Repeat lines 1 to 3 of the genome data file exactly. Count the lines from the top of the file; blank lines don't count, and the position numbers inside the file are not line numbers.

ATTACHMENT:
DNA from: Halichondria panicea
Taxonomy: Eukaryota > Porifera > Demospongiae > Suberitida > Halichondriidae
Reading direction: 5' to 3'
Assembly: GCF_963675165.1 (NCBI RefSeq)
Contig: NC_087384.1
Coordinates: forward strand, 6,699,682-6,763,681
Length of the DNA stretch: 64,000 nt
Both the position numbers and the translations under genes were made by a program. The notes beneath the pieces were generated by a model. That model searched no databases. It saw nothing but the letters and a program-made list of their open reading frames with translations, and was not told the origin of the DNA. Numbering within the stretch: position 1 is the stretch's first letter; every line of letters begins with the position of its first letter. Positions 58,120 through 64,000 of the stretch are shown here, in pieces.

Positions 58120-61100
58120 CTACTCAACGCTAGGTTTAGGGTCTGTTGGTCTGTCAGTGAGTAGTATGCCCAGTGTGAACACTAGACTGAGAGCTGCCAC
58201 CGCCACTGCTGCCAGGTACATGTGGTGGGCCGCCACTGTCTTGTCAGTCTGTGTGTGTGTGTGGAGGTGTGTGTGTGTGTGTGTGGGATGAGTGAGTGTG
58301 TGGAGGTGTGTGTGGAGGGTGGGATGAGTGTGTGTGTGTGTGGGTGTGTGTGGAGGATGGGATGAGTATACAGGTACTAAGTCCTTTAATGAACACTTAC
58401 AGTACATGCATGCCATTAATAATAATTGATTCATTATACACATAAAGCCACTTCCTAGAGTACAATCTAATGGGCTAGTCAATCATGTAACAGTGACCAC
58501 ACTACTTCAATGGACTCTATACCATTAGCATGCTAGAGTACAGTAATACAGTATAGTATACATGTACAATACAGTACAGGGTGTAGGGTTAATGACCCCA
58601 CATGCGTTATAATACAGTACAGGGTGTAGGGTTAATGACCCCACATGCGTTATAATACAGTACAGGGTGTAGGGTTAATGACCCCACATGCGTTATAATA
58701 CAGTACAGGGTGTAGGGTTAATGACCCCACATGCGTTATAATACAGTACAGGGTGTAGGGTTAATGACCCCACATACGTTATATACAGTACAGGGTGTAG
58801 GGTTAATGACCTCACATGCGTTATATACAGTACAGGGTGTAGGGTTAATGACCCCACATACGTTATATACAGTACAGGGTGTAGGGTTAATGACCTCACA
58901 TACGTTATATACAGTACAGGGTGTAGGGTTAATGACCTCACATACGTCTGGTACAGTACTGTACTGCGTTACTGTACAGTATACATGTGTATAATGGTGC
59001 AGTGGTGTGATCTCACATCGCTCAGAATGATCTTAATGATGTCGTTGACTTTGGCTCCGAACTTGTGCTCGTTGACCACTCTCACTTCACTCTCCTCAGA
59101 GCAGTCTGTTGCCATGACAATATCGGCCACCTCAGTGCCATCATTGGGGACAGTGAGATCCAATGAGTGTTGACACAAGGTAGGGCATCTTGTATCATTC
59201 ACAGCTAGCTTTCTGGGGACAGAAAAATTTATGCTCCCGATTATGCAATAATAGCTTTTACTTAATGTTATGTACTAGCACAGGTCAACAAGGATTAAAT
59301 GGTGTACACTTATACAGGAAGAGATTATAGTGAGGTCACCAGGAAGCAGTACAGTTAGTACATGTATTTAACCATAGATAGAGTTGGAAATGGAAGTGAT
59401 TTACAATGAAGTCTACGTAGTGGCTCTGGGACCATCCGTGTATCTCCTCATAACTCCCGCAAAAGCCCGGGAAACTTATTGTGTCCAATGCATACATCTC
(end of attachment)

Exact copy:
DNA from: Halichondria panicea
Taxonomy: Eukaryota > Porifera > Demospongiae > Suberitida > Halichondriidae
Reading direction: 5' to 3'